The horrible news that Jiří Fielder, a true mensch and one of the pioneers of Jewish heritage research in the Czech Republic, was murdered along with his wife in their Prague home has left us shocked, angry and utterly saddened.
Jiří was one of JHE Coordinator Ruth Ellen Gruber’s first guides when she began her own exploration of Jewish heritage issues nearly 25 years ago, and he served as a guide and mentor to many others. His 1991 book “Jewish Sights of Bohemia and Moravia,” was a milestone in the post-communist rediscovery of Jewish heritage in the Czech Republic, and he continued his work as a director of research at the Prague Jewish Museum, contributing to a growing online database of Jewish heritage.
Here is the announcement of his death posted on the Museum’s web site.
It is with great sorrow that we announce the tragic death of Jiří Fiedler, an employee of the Jewish Museum in Prague for many years. The circumstances of his death have not yet been fully clarified. His funeral was held in Prague on Monday, 3 March 2014.
Jiří Fiedler was born in Olomouc and graduated from the Philosophy Faculty at Charles University in Prague. During the Communist regime he worked as an editor, mainly at the children’s publishing house Albatros. He was also an acclaimed translator of Serbo-Croatian and Polish literature.
From the 1970s onwards, Jiří Fiedler documented Jewish sites in Bohemia and Moravia out of personal interest. In so doing, he compiled thousands of photographs of synagogues, cemeteries, rabbi’s houses and former Jewish schools – many of which were destroyed in subsequent years. In addition, he obtained factual information relating to the photographs, which he meticulously extracted from countless sources. At a time of destruction, Jiří Fiedler did what specialist institutions should have devoted their time to. On account of his work, he earned the animosity of the secret police and aroused the suspicion of others. At a time when the Jewish cultural heritage in Bohemia and Moravia was treated with utter contempt, he produced a trove of work that can be drawn on by future generations of researchers in the area of Jewish topography.
After the fall of the Communist dictatorship, Jiří Fiedler published the book Židovské památky v Čechách a na Moravě [Jewish Sites of Bohemia and Moravia], which to this day is the key source of information on Jewish settlements in what is now the Czech Republic. In 1996 he became employed as a specialist by the Jewish Museum in Prague, where he further developed the results of his many years of research. His findings were gradually transferred to an electronic encyclopaedia of Jewish communities in Bohemia and Moravia, which is being continually updated – it now has as many as 1,670 entries. Without all the information that Jiří Fiedler selflessly gathered and brought to the museum, several of the museum’s projects would never have come to fruition and the work of numerous researchers in the Czech Republic and abroad would not be possible.
Jiří Fiedler was employed at the Jewish Museum in Prague until the end of 2012 but continued to work closely with the museum on an external basis. His sudden death has come as a painful shock to all of the museum’s staff who knew Jiří Fiedler as a helpful colleague and a wonderful person.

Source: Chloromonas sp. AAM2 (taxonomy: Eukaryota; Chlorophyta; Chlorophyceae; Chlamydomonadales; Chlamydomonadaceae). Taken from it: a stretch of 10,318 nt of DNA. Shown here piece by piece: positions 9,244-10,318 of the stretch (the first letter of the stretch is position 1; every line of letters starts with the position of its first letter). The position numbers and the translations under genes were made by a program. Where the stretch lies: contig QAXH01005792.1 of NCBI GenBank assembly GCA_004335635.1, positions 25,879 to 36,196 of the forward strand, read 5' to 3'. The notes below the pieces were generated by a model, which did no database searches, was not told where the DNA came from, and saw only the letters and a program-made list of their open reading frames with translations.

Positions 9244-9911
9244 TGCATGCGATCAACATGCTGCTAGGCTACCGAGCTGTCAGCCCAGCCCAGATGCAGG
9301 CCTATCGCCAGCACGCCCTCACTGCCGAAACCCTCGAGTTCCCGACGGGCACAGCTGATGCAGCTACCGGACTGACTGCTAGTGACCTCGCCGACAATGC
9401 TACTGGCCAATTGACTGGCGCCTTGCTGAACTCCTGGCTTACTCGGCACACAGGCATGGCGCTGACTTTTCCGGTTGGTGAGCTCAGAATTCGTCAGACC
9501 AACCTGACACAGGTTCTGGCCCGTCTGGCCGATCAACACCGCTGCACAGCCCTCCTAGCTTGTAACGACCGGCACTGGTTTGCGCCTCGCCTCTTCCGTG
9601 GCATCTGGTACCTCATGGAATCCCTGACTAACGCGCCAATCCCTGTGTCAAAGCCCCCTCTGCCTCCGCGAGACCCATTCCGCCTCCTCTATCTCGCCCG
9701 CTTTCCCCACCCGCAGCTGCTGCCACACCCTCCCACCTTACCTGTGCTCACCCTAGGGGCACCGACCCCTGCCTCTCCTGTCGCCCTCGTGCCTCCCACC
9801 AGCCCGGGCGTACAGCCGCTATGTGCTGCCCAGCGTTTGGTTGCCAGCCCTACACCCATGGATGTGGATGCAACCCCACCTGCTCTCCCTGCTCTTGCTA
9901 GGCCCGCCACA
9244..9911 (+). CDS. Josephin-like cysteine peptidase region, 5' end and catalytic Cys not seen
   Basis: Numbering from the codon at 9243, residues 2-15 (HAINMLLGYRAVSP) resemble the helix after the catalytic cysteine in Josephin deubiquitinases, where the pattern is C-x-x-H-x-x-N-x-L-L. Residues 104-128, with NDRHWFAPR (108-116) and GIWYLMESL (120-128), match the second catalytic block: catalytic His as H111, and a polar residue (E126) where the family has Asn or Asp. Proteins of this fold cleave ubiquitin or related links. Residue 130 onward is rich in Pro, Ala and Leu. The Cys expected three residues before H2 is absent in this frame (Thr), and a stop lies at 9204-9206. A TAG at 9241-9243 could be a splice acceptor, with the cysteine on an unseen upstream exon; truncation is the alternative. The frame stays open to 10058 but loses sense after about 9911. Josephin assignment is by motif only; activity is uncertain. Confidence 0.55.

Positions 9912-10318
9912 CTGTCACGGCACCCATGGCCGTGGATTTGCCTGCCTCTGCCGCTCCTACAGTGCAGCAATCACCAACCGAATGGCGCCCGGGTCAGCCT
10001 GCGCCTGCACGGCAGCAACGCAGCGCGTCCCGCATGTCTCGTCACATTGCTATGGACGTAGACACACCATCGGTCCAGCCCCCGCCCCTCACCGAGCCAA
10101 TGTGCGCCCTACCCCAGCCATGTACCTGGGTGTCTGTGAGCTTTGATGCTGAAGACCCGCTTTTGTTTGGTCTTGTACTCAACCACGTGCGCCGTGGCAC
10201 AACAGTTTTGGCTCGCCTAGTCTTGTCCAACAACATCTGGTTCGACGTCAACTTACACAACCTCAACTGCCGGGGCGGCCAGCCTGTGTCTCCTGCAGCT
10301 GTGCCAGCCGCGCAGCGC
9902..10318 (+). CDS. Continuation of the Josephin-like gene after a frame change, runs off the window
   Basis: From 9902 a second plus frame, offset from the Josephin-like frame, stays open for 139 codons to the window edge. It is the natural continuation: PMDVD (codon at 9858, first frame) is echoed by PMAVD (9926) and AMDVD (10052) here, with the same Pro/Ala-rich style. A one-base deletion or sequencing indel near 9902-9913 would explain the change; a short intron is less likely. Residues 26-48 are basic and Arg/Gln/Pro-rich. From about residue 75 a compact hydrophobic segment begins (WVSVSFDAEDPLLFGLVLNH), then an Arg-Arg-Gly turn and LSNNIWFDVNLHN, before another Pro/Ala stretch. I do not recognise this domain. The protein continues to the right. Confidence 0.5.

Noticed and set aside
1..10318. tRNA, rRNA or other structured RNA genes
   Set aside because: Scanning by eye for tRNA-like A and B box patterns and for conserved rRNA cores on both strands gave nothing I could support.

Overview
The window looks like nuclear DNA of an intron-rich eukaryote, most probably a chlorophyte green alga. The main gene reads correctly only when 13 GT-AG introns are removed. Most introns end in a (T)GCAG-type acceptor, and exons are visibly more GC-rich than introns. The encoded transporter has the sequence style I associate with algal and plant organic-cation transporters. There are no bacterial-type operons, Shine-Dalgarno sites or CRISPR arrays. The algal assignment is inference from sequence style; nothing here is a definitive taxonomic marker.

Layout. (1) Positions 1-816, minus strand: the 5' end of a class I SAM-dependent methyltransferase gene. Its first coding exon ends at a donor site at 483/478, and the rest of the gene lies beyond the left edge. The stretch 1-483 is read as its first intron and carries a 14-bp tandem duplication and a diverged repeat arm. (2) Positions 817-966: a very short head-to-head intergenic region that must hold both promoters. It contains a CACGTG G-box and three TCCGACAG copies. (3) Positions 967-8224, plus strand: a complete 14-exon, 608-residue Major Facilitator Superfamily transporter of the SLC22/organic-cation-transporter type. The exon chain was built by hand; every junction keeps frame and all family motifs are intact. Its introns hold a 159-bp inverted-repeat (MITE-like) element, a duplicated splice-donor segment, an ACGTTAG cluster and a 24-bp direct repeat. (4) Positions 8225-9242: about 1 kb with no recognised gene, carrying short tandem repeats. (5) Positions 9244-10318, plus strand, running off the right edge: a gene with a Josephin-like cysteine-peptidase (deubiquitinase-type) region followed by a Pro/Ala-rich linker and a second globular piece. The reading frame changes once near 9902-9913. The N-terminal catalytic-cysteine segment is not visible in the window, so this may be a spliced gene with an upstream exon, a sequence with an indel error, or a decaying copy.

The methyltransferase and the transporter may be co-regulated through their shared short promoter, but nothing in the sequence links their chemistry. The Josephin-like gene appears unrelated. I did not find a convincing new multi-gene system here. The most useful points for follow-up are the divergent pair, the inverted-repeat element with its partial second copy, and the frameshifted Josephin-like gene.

We invite readers of JHE to send in their reminiscences and tributes. Please comment on this post or send your thoughts to us at email@example.com
Writing in the New York Times, Helen Epstein provides her own warm and sensitive remembrance of Jiri. She notes that the murders are believed to have taken place around Jan. 31, but that few details are known.
Murders are still rare in Prague, and the police declared a news blackout while they conducted their investigation. Dagmar and Jiri’s three children, and his brother, sent a discreet notice of death to family friends and colleagues. Most of the people who knew him and his work remained unaware of his death. Jiri had always been reticent, like many in his generation who had grown up under Nazism and spent their adulthood under Communist rule. He was naturally a loner, “individualistic and a little bit mysterious,” according to Arno Parik, one of his colleagues at the Jewish Museum.
At 15, he came across and grew interested in an old Yiddish newspaper. By himself, working slowly and patiently, he deciphered the Hebrew characters as though they were hieroglyphics and taught himself to read Yiddish. He dated his interest in local history to about the same time. Mistopis, as local history is called in Czech, was one of the few intellectual pursuits that could be safely enjoyed under Communism. He began to ride his bicycle down back roads near his home, photographing and sketching old churches and other ruined buildings, and making lists of historical landmarks.
After completing his doctorate in linguistics, Jiri took a job as a copy editor and by the late 1960s was working for Albatros, a famous publisher of children’s literature in Prague. He translated from Polish and Serbo-Croatian and proofread hundreds of books, but regarded that as his day job.
His passion was mistopis. By the 1970s, his interest widened to include old Jewish cemeteries and synagogues as well as churches. “Those cemeteries,” he told me, “called out to be photographed.” He also began to do rubbings of the inscriptions. The tombstones were so overgrown that he began to carry gardening tools on his bicycle.